Michael Schumacher, Mercedes, Hungaroring, 2012

Schumacher puzzled by “strange” crash

F1 Fanatic round-upPosted on | Author Keith Collantine

Michael Schumacher, Mercedes, Hungaroring, 2012In the round-up: Michael Schumacher says his crash in second practice was “a bit strange”.

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Top F1 links from the past 24 hours:

Michael Schumacher: “I just ran out of road…” (Adam Cooper)

“I just ran out of road, locked up and couldn?t stop the car anymore. I don?t think it was aquaplaning. It was just one of these unusual things… A bit strange but nevertheless we have to put a cross on it and forget about it.”

Set-up a struggle for Grosjean (Sky)

“The good thing is that we’ve been sitting down with my engineer and I think we’ve understood a few things as to why we may struggle with this.”

Lewis Hamilton via Twitter

“In drivers briefing. Speaking about Hockenheim issues and then Hungary. We speak mostly about safety and rules e.g. today where [Sebastian Vettel] took Jenson [Button] last race, will now be changed to AstroTurf to stop that from happening.”

Gary Anderson explains the Red Bull engine row (BBC)

“In the example of Red Bull in Germany, if you have less torque output for a given throttle opening, you are reducing wheelspin, which increases tyre life, but getting more downforce because the throttle will be further open for less torque delivery.”

Engine torque map Q&A with Renault?s Rob White (F1)

“Driver pedal maps can change as a function of the circuit characteristics. For example, drivers might want more precision during initial pedal application at Monaco. Similarly, some drivers insist on a wet-weather pedal map.”

Hungarian GP – Conference 2 (FIA)

Toto Wolff: “Flattening out torque curves is something that every team looks at, obviously, and the reason why we have not been taking up that solution is because we didn’t make it work as Red Bull have. We have no coanda exhaust and this is why it’s not as beneficial for us as maybe for others.”

PURE suspends engine development (Autosport)

“The Cologne-based operation is hoping to provide a supply of customer power units for the new 1.6-litre turbo engine V6 era, but it has been forced to cease work due to a funding issue.”

Formula One turnover fuelled by television fees (The Telegraph)

“F1 [pays] around 4% tax despite 14 of the 30 companies in the group being located in the UK where the main rate of corporation tax is 25%.”

Ecclestone ponders Nurburgring buyout (Race Tech)

“Talking to the German newspaper Die Rheinpfalz yesterday, Ecclestone revealed he was looking into buying the circuit. However, he refused to comment on how much he is willing to offer and also ruled out the possibilities of hosting a grand prix at his own expense or waiving the Formula One sanctioning fee.”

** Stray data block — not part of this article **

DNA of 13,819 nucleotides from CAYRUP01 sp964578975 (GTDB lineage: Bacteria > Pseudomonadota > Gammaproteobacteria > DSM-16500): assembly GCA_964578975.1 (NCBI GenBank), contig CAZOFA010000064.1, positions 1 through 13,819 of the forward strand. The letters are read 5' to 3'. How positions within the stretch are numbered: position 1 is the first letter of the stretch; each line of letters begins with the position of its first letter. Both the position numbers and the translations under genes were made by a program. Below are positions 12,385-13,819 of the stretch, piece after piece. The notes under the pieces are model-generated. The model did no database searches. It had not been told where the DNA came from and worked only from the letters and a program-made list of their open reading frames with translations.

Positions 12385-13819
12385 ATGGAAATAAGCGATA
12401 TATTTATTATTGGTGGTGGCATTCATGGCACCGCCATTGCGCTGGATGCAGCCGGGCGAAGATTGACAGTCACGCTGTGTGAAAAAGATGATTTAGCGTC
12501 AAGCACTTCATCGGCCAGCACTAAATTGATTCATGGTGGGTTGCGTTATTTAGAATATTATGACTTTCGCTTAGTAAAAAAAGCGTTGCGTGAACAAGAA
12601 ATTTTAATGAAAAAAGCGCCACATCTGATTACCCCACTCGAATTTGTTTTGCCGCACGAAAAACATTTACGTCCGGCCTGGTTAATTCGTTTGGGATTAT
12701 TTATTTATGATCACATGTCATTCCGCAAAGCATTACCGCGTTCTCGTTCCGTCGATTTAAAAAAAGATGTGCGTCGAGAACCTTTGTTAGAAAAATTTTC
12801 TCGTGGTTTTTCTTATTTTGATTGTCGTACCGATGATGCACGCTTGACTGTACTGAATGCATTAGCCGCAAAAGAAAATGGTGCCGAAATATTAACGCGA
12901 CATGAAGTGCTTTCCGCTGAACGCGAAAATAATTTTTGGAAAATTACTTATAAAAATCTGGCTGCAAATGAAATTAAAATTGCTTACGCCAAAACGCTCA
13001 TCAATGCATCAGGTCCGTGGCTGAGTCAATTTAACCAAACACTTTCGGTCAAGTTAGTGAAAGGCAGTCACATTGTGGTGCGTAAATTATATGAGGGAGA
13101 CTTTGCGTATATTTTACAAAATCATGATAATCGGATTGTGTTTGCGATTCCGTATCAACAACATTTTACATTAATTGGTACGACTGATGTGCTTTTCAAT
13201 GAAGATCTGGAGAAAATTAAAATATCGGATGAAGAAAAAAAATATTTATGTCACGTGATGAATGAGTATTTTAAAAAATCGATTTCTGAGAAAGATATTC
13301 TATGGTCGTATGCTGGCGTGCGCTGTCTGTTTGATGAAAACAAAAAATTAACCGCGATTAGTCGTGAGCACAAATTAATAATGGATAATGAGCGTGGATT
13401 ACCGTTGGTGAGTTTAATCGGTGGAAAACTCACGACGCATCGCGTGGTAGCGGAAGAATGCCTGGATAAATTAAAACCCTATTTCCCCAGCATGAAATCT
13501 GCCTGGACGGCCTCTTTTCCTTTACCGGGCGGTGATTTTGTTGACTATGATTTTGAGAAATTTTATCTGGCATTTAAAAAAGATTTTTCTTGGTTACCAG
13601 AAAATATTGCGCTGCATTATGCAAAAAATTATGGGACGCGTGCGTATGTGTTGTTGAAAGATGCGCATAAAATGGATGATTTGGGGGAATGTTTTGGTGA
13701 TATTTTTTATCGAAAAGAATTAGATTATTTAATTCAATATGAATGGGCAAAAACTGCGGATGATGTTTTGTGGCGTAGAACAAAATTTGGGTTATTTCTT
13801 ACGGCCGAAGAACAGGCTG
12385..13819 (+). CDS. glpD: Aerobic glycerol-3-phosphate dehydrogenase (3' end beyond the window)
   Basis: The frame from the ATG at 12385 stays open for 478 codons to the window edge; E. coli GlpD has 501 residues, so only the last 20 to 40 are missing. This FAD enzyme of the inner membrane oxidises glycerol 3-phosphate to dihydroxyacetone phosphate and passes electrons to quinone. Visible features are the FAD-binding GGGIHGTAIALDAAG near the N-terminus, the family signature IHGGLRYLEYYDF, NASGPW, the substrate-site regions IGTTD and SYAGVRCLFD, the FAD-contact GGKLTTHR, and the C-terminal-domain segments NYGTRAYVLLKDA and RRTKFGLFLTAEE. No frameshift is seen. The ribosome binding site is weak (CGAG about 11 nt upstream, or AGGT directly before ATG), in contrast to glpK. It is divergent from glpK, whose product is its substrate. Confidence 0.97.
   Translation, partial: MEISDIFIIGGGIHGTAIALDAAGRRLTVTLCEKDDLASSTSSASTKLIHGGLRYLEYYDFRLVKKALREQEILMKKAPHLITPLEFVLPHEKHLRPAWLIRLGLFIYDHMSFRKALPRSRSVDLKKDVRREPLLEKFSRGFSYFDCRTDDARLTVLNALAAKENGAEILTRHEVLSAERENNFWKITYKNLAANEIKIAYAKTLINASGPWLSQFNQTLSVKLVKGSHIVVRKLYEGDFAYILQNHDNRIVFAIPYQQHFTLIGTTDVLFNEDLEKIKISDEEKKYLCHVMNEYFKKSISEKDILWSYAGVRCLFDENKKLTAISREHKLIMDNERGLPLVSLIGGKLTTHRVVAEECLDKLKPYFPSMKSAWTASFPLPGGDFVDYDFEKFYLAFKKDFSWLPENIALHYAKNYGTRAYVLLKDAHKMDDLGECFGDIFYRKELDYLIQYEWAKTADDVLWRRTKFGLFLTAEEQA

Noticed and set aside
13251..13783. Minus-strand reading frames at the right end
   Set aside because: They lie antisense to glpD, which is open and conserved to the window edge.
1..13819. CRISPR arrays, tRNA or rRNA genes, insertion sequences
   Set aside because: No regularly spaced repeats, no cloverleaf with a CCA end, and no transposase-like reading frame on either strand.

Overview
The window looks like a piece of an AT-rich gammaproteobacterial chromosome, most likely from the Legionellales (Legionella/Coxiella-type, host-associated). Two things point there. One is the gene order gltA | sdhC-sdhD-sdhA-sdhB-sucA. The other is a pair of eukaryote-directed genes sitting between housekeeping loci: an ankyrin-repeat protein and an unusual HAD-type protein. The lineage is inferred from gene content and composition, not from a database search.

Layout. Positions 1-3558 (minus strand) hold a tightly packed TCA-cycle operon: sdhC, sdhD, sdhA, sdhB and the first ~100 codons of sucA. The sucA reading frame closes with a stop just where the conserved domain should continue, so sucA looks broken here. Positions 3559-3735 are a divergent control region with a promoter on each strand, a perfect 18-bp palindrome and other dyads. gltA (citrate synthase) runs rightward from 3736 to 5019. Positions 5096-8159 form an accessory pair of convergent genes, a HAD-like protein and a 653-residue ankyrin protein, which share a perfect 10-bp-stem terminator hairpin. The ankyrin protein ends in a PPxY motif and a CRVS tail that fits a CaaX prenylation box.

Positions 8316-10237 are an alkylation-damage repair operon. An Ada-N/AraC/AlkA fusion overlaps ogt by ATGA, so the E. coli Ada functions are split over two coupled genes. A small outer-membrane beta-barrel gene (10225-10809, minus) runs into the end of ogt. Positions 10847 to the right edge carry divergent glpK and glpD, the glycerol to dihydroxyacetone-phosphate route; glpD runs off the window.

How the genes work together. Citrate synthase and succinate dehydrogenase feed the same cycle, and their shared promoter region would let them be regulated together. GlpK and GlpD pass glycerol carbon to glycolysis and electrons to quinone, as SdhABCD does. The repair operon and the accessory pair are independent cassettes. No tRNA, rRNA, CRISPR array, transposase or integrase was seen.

Fernando Alonso leaving Ferrari in a world of their own (The Guardian)

“Fernando has found in Ferrari the real tool for him to grow. That’s why he comes to Maranello so often. He’s not coming because its compulsory but because he sees Ferrari as a second family.”

Doornbos declared bankrupt by Dutch court (GP Update)

“As you know, I am no longer active in racing through the actions of Muermans. He largely made my career by helping me with my sponsorship, especially in F1. He is now trying to destroy it because he is in financial trouble himself.”

At half-time, who’s in driving seat and who’s eating dust? (The Independent)

“Q. Will Michael Schumacher retire?
A. Almost certainly not. Having been pulped by team-mate Nico Rosberg in 2010 and ’11, the veteran multi-champ is back on the pace and more often than not running ahead of his young compatriot in a car that better suits his aggressive oversteer style.”

Comment of the day

It seems F1 can’t escape the rain at the moment but Gez is hoping for a dry qualifying session:

This is going to be a close battle in qualifying, hopefully if it?s dry.

The last full dry qualifying was in Valencia and that was very close! I believe Hamilton will get pole if dry. His pace was very good, but I expect the Lotus to be strong in the heat, Alonso and maybe Massa could be strong, and I expect Red Bull to be up there.

The McLaren, Lotus, Ferrari and Red Bull drivers could be first or all the way down in eighth in my opinion

From the forum

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On this day in F1

Ten years ago today Michael Schumacher won the first German Grand Prix on the shortened Hockenheimring.

The Williams pair of Juan Pablo Montoya and Ralf Schumacher completed the podium.

Here’s Montoya putting the new bits of track to use as he took fourth place off Kimi Raikkonen and demonstrating how Sebastian Vettel should have tackled Jenson Button:

Image ?? Daimler/Hoch Zwei